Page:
i have the same problem and it really pulls my chains....deep clean then store then needle jam...arghhhh!

tamiya 1/48 P-47D $25 + shipping

tamiya 1/48 mosquito $20+ shipping

hobby boss 1/48 F-105G. wings and fuselage cut from sprue. $40+ shipping. 

  • Member since
    March, 2010
  • From: Democratic Peoples Republic of Illinois
Posted by Hercmech on Sunday, July 17, 2011 4:13 PM

Ditto here Doggs. No matter how well I clean them if I don't put AB lube on the needle they will freeze up on me after a while. I do the same routine as you with my after use cleaning and they still stick now and again.

At least that is what they used to do. Now when I know I am going to be done for a while I will ultrasonic them and coat them good in the lube and that seems to do the trick.


  • Member since
    October, 2007
  • From: Scotland
Posted by Milairjunkie on Sunday, July 17, 2011 5:49 PM

I can't comment on the Iwata, but can on the H&S. I have an Infinity & use predominantly Tamiya acrylics & can't say that I  have this problem. I clean it in much the same manner as yourself, although not with lacquer thinners;

 At the end of shift I will dump whatever paint is left, rinse the cup in hot water to get what is left sitting at the bottom of the cup out, put some more water in, loosen the air cap to back flush & after tightening it back up, fire water thought the brush until it is empty (at max pressure, 50>60psi). 

After that I'll remove the air cap, nozzle & needle, give them all a quick wipe/clean in alcohol or meths,rebuild it all, fire some alcohol or meths through until the brush is dry & thats it - a good shake of the "empty" brush while air if flowing will usually get any fluid still kicking about out.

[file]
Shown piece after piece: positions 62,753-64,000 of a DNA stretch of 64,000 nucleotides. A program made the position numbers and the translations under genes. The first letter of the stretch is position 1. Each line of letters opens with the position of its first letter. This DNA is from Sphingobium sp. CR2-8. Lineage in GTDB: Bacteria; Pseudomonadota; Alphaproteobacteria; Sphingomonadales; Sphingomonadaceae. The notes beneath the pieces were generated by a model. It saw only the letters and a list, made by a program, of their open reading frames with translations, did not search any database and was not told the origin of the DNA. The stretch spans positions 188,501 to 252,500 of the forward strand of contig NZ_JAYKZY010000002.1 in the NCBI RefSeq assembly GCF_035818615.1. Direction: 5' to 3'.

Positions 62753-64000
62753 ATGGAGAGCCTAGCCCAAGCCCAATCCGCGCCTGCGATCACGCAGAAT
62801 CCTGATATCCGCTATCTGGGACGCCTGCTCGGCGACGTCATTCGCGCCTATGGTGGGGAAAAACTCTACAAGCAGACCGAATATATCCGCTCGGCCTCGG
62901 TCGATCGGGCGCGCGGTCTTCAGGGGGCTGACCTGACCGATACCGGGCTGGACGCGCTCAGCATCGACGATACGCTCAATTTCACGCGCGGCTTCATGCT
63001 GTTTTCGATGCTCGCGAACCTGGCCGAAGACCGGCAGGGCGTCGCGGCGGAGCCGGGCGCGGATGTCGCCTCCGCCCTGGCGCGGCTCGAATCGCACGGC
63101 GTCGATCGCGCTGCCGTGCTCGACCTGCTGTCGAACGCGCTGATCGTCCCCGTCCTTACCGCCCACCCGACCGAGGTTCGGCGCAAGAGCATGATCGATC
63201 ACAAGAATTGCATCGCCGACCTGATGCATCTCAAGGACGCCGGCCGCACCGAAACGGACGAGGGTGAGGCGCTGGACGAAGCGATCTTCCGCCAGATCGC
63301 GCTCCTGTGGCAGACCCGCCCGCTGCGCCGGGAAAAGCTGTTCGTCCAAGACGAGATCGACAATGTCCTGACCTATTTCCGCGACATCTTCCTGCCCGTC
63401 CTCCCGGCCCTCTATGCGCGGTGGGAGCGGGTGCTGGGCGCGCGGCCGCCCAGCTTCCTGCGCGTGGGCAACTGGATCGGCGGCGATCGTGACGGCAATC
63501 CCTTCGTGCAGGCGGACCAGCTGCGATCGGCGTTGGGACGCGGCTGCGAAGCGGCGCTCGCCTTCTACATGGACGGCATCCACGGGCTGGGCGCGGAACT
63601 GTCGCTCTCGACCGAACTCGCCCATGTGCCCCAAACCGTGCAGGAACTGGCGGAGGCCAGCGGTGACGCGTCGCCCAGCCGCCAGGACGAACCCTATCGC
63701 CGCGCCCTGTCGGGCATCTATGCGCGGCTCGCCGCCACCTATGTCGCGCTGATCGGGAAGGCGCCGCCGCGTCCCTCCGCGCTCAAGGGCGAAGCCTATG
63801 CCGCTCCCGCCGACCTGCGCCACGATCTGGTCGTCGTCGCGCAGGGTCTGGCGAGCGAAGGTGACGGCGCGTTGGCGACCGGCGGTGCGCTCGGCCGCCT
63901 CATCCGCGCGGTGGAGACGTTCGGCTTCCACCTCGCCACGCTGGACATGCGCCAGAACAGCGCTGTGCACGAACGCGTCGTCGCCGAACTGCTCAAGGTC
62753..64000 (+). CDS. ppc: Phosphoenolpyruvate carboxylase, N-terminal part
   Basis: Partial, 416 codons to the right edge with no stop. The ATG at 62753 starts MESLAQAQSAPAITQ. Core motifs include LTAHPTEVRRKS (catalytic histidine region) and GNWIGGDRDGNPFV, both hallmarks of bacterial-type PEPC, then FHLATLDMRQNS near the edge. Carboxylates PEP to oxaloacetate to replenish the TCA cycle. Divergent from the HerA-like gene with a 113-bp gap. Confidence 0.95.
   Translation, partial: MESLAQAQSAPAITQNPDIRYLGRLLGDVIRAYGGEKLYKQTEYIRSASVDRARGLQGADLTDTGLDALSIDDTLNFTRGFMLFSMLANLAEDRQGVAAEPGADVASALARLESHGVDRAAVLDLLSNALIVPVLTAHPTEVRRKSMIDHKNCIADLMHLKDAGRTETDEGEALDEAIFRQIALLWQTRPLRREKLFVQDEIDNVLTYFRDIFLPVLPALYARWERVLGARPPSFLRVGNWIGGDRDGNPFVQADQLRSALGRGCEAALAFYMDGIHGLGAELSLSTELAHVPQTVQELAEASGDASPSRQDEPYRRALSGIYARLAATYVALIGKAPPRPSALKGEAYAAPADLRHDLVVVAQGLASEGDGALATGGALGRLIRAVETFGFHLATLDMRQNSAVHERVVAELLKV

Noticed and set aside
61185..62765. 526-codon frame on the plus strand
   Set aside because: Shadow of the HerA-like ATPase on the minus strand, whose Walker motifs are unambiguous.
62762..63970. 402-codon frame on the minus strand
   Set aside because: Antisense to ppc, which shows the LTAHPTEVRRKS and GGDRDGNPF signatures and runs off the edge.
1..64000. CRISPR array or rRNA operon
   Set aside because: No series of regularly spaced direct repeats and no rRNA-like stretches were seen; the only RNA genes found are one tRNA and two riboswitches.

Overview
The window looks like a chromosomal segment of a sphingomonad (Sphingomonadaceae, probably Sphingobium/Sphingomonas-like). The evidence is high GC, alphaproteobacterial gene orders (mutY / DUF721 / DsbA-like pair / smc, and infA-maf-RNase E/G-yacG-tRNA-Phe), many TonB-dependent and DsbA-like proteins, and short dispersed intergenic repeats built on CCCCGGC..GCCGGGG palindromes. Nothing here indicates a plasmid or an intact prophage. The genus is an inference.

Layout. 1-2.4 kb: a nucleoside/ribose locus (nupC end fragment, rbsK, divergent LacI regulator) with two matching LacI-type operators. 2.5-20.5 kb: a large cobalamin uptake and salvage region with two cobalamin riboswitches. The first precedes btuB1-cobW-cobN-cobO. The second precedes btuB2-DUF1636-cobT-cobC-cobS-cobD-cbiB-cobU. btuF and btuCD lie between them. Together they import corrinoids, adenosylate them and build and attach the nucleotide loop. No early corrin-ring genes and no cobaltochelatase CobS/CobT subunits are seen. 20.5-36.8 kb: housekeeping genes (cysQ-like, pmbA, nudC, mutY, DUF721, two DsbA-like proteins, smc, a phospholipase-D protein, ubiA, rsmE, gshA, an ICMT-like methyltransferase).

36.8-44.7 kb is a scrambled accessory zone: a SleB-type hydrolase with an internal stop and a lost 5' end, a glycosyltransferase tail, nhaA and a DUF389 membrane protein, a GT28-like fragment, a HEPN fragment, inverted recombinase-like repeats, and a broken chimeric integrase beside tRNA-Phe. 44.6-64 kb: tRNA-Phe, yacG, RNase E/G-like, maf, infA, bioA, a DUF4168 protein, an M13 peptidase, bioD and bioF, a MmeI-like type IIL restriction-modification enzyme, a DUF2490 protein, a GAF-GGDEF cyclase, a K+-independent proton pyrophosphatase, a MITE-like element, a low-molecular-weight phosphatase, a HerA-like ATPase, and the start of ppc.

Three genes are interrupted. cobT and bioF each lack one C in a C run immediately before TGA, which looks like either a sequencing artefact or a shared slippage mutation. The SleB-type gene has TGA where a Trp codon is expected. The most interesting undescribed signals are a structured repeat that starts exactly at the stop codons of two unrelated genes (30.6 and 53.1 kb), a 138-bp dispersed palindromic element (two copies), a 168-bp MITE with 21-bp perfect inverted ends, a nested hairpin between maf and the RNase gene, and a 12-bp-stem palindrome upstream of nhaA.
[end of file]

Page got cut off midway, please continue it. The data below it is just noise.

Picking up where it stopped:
Once in a blue moon (usually after a project is complete) I will give the brush the "full monty" clean, but other than that I don't find much requirement for cleaning brushes (don't use lubes at all). I think cleaning the brush immediately at the end of session helps avoid the need for regular deep cleans.

Is it possible that the needle seal on either of the brushes is worn, allowing paint to go past & behind it?

  • Member since
    June, 2010
  • From: Austin, TX
Posted by DoogsATX on Sunday, July 17, 2011 8:42 PM





.......Yet, two weeks later, I go to use them again, and yep, needle's jammed. 


There`s your problem right there...what kinda modeler doesn`t use his airbrush for two weeks??...Big Smile


The kind that decided to build Tamiya's big Spit, that's who! Hands down the best kit I've ever built in terms of sheer engineering quality, creativity and obvious passion, but it doesn't go together fast and there are a lot of which parts to assemble/which to not types of decisions to make before painting.

Glad to know a few others have the same issue as I do. I honestly wonder if it's more a storage environment type of thing. My airbrushes live in my garage. They have been just hanging out on an airbrush holder, but after last night's mega breakdown session, I put them all in a drawer lovingly padded with a paper towel (well, except for the H&S and Iwata HP-C Plus. They have boxes to chill in. 

The other fun thing that's been going on is various metal implements on the bench getting a "crazed" look. It's been happening on airbrush bodies, tweezers, xacto shafts, PE frets. Wipes off with a quick swipe, but it's something I've never seen before until the last few weeks. Weird...

On the Bench: 1/32 Trumpeter P-47 | 1/32 Hasegawa Bf 109G | 1/144 Eduard MiG-21MF x2